Friday, December 15, 2006

A few basic assumptions

Since I'm back on the subject of abortion lately, I think it might be useful (for me and anyone who might want to argue with me) to lay out some of my basic assumptions when considering reproductive rights issues.

1. Abstinence is a temporary condition and not birth control, since sex is a fact of human existence. I personally have never been sentimental about chastity or numbers of sex partners or any of the things wingnuts fixate on in regard to sexual purity, but I can understand and respect that people feel differently than I do. I can respect that a persona's values and how they relate to sex are absolutley under their purview and not my own. What's important when it comes to reproductive rights is that the overwhelming evidence is that abstinence cannot function alone as birth control. Philosophically, I am convinced that sexuality is a fundamental part of human nature, and that our morals cannot be formulated without appreciating the deep social and personal value of its expression. I should point out that I think this applies equally to men and women, and am embarassed when poster after poster on feministing.com tells men who are dealing with an unplanned pregnancy that they should have used a condom or not had sex if they didn't want to pay child support.

2. There will never be an end to abortion. Simply put, birth control will never be perfect, personal circumstances cannot all be controlled, and there are many women who feel a personal right to terminate a pregnancy even if it won't be recognized by the state. There can be less abortion or more abortion, safer and more dangerous abortion, but there will always be abortion.

3. Abortion sucks. I don't know who these feminists are who won't "admit" that abortion is unpleasant and best avoided, but I am not one of them, nor have I ever met one. I don't have a moral problem with abortion, but as far as the time money and energy it takes to have one, it's pretty clear that effective birth control is a better option. I also recognize that abortion can indeed be emotionally difficult for pro-choice women who would rather bring the pregnancy to term but cannot for whatever reason.

4. I believe that there is a genuine difference of opinion between pro-lifers and pro-choicers. I don't think you have to be a misogynist, lying, or delusional to be pro-life - though it can help. If Pro-Life Dude A tells me that abortion is murder, I will usually assume that's his genuine belief; I just think he is wrong in that belief. We've all been wrong in our lives - probably once or twice about something very important - but we're not all lying scumbags. There are many pro-life arguments that are based in misogyny, lies, and delusions, and I'm not going to treat them gently or forgive and forget when someone propagates them. That kind of behavior deserves to be apologized for, just like any intellectual dishonesty.

5. Encouragement is not policy. It's fantastic if you and your children are perfect users of birth control who recycle and only eat free-range, grass-fed beef. A public-awareness campaign on the virtues of these behaviors is fine. It is not, however, going to make a difference. Putting your faith in it is going to make you a total drag and eventually completely disappointed. Abstinence is often the best plan for a teenager, but I can think of more than a few teenagers I've known who would likely have become pregnant or made another pregnant had they not been given information about and access to birth control. Taking steps to make abstinence easier, while still respecting the rights and dignity of those who do not choose it - such as encouraging masturbation and giving teenagers access to things like vibrators - is something a community, a family, or a government could plausibly and ethically do to try make a difference in the rate of unwanted teenage pregnancies. This brings me to my next assumption...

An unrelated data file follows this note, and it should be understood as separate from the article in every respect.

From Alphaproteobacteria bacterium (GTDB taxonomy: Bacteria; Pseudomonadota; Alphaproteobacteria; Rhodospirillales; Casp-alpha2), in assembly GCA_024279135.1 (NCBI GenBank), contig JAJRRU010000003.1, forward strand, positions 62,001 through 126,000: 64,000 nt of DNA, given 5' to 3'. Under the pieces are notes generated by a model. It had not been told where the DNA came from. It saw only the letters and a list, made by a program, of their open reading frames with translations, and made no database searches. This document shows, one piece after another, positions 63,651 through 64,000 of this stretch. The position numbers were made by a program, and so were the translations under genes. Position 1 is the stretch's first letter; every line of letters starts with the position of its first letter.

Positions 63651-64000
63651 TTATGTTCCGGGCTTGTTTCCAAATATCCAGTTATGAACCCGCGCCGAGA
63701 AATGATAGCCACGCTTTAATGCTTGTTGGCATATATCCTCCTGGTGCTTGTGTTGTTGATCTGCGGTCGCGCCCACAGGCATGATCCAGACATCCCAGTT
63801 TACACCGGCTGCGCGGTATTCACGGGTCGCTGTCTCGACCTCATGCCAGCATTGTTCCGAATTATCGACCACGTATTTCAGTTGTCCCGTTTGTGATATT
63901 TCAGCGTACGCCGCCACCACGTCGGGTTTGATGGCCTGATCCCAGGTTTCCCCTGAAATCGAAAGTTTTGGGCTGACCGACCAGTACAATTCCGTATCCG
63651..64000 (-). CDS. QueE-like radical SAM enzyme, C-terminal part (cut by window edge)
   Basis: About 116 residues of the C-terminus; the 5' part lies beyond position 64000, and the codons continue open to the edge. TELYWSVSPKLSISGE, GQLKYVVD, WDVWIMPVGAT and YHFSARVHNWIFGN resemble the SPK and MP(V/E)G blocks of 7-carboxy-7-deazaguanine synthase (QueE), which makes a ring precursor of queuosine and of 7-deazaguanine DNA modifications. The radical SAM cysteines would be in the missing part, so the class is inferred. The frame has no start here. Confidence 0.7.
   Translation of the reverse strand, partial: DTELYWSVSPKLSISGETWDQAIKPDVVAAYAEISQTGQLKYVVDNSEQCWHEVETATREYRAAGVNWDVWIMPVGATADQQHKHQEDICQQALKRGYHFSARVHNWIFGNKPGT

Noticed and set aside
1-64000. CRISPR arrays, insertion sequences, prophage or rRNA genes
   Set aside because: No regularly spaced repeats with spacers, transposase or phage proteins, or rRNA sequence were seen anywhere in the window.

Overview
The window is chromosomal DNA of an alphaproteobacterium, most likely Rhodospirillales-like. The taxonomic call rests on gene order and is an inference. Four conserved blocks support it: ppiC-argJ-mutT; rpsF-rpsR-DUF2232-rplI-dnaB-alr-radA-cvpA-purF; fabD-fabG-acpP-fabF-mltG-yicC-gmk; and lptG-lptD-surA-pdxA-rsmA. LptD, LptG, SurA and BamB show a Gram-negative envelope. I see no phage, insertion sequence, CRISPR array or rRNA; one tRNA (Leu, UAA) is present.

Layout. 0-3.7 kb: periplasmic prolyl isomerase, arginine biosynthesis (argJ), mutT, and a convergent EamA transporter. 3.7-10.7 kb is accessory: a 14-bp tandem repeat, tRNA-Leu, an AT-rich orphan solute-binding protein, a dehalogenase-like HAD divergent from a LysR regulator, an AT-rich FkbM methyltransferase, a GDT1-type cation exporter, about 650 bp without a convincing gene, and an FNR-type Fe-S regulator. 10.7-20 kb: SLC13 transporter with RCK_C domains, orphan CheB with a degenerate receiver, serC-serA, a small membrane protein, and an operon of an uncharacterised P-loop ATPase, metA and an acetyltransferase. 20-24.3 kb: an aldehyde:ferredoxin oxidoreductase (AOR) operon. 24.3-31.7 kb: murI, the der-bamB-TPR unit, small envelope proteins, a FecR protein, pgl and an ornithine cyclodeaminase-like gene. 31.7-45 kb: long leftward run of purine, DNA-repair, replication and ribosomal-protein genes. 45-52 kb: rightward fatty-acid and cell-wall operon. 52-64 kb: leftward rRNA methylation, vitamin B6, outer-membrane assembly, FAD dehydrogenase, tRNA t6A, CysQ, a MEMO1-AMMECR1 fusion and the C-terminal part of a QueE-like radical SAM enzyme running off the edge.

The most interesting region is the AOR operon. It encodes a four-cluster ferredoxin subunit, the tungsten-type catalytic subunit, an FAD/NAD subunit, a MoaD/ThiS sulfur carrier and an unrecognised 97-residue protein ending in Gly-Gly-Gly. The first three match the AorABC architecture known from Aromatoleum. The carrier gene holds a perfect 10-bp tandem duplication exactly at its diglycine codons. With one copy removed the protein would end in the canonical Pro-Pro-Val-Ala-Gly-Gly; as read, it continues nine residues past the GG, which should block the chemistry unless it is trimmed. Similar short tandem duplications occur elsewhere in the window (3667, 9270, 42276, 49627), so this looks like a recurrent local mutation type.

6. Policy must be evidence-based. For policy to be ethical, there needs to be empirical investigation into whether or not it is working. For instance, there seem to be many who honestly believe that abstinence-only education is a legitimate and useful tactic for reducing teenage pregnancy and STI rates. Regardless of how idiotic that is, we know for certain now that it actually makes things worse. It needs to be de-funded immediately. My suggestions might be just as disastrous - who knows? They're not complete shots in the dark, but it would be unethical to spend tax dollars on a program without ensuring that the results are good before its continuation.

7. Cultural customs never supercede the importance of human rights, human dignity and safety. I don't care if reducing the need for abortion results in a nation of happy sluts. I don't care if reducing unwanted pregnancy rates involves the voluntary and informed conversion to Evangelical Christianity by millions of Americans. (Though I somehow doubt that particular outcome.) As long as people are made safer and freer by policy I am happy. This includes the freedom to make life choices such as when or if to have children, with whom one has sex, and how sex fits into one's life and relationships. Culture is something that everyone deserves to participate in and create, unhindered by constraints whoever is in power keep in place.

Have at me if you like, but these notions are the foundations of my thinking about reproductive rights. I've purposely left out the issue of whether or not abortion is moral because I think it a topic worthy of arguing about (while the above assumptions I do not), and because some of my assumptions when it comes to how the government deals with reproductive rights make the question moot.

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